Photo: Doug Mills-Pool/Getty Images

The first White House coronavirus policy response aimed specifically at the reeling U.S. oil sector may not be a sure thing to occur as President Trump envisions.

What's happening: Late Friday afternoon Trump said the U.S. would purchase enough crude oil to fill the Strategic Petroleum Reserve "right up to the top," which would ultimately be a $2.6 billion purchase if oil remained at Friday's prices.

  • That would involve a plan to purchase 78 million barrels, given that the reserve has a capacity of 713.5 million barrels and currently holds around 635 million.

Where it stands: The Energy Department said Friday it would "immediately initiate an expedited process" to begin purchasing oil.

But, but, but: The research firm ClearView Energy Partners notes that "funding remains unclear" and sees "political headwinds" in Congress to appropriating new money.

  • However, their weekend note added that the administration could gain congressional permission to reallocate existing funds for some of the purchases. S&P Global Platts has more on that here.

What they're saying: Oil analyst Bob McNally, president of Rapidan Energy Group, tells the Washington Post that buying oil at low prices for the stockpile is a good idea.

  • McNally, a former energy official in the President George W. Bush era, notes that "our economy remains vulnerable to supply disruptions anywhere in the world."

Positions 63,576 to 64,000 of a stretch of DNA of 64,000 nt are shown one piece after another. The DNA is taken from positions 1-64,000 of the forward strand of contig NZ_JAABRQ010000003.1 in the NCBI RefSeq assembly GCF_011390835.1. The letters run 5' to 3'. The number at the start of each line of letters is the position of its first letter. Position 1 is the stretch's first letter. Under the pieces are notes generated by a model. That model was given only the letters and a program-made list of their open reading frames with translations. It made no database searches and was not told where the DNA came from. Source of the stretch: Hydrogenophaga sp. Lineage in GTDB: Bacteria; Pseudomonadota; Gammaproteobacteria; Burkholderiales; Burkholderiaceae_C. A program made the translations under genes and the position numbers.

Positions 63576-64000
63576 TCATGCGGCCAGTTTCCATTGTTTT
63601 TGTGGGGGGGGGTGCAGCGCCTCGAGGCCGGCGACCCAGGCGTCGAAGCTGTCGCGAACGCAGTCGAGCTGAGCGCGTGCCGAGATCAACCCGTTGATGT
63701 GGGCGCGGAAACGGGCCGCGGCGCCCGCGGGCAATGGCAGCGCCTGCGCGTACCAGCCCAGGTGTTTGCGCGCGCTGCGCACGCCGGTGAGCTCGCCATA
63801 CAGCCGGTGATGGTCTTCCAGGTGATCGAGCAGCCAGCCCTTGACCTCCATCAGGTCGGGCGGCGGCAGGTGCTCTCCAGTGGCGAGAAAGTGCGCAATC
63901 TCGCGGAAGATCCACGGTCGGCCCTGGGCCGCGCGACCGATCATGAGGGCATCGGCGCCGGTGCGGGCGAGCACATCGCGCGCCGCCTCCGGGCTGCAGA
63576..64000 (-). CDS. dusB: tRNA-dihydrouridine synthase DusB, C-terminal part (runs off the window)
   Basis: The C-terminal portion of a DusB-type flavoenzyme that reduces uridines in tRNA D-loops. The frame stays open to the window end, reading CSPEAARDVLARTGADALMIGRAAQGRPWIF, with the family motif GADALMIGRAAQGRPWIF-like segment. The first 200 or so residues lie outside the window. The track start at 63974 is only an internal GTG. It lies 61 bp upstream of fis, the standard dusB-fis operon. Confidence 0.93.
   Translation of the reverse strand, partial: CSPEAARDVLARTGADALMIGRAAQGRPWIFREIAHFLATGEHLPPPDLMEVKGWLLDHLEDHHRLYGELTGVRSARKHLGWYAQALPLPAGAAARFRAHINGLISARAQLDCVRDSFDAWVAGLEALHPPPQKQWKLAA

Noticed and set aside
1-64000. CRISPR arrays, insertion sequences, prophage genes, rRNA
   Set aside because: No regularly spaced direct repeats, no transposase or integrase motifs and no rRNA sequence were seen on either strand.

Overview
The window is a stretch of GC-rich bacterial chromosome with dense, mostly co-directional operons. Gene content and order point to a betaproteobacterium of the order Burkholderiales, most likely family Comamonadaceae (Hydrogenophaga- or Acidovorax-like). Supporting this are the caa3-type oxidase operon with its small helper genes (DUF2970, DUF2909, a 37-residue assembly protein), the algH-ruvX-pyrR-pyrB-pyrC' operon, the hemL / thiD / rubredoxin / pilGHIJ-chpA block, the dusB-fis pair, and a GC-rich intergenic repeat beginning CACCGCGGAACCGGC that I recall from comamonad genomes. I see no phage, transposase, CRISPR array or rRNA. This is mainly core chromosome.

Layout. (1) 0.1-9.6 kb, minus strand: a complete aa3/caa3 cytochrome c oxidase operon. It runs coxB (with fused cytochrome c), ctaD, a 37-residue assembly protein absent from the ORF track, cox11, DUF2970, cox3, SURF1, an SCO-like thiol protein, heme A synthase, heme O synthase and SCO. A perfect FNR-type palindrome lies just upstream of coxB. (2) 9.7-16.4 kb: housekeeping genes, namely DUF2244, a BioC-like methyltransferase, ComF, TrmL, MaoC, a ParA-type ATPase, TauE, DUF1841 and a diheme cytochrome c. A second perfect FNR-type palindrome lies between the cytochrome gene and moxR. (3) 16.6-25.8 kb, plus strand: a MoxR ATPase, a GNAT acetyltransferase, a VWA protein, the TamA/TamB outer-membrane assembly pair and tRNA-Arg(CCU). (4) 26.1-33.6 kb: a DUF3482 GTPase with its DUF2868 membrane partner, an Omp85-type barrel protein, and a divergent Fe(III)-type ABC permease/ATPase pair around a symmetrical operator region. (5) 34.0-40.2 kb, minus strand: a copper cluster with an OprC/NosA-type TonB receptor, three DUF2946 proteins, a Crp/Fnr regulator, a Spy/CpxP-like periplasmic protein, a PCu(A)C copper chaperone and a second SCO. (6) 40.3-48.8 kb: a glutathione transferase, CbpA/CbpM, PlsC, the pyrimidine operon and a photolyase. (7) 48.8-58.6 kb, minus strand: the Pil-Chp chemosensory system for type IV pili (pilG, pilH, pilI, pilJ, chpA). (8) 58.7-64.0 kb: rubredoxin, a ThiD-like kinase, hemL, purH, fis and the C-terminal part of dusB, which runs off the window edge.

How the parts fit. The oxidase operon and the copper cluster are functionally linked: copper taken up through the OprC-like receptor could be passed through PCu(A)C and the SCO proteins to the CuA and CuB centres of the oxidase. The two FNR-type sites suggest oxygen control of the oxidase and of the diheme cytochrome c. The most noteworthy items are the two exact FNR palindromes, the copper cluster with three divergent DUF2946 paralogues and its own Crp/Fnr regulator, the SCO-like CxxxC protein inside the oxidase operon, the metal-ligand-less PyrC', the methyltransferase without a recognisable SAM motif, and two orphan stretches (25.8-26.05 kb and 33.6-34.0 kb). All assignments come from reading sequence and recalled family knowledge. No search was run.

Go deeper: Trump to buy oil for nation’s strategic reserves

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Updated 20 mins ago - Politics & Policy

Coronavirus dashboard

Illustration: Sarah Grillo/Axios

  1. Global: Total confirmed cases as of 8 a.m. ET: 32,595,105 — Total deaths: 989,663 — Total recoveries: 22,508,651Map.
  2. U.S.: Total confirmed cases as of 8 a.m. ET: 7,034,432 — Total deaths: 203,789 — Total recoveries: 2,727,335 — Total tests: 99,483,712Map.
  3. States: "We’re not closing anything going forward": Florida fully lifts COVID restaurant restrictions — Virginia Gov. Ralph Northam tests positive for coronavirus.
  4. Health: Young people accounted for 20% of cases this summer.
  5. Business: Coronavirus has made airports happier places The expiration of Pandemic Unemployment Assistance looms.
  6. Education: Where bringing students back to school is most risky.
Mike Allen, author of AM
14 hours ago - Politics & Policy

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What he's saying: The ad — which began Friday night, and is a follow-up to "Fresh Start" — draws from a Biden speech earlier in the week in Manitowoc, Wisconsin:

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Judge Amy Coney Barrett. Photo: Matt Cashore/Notre Dame University via Reuters

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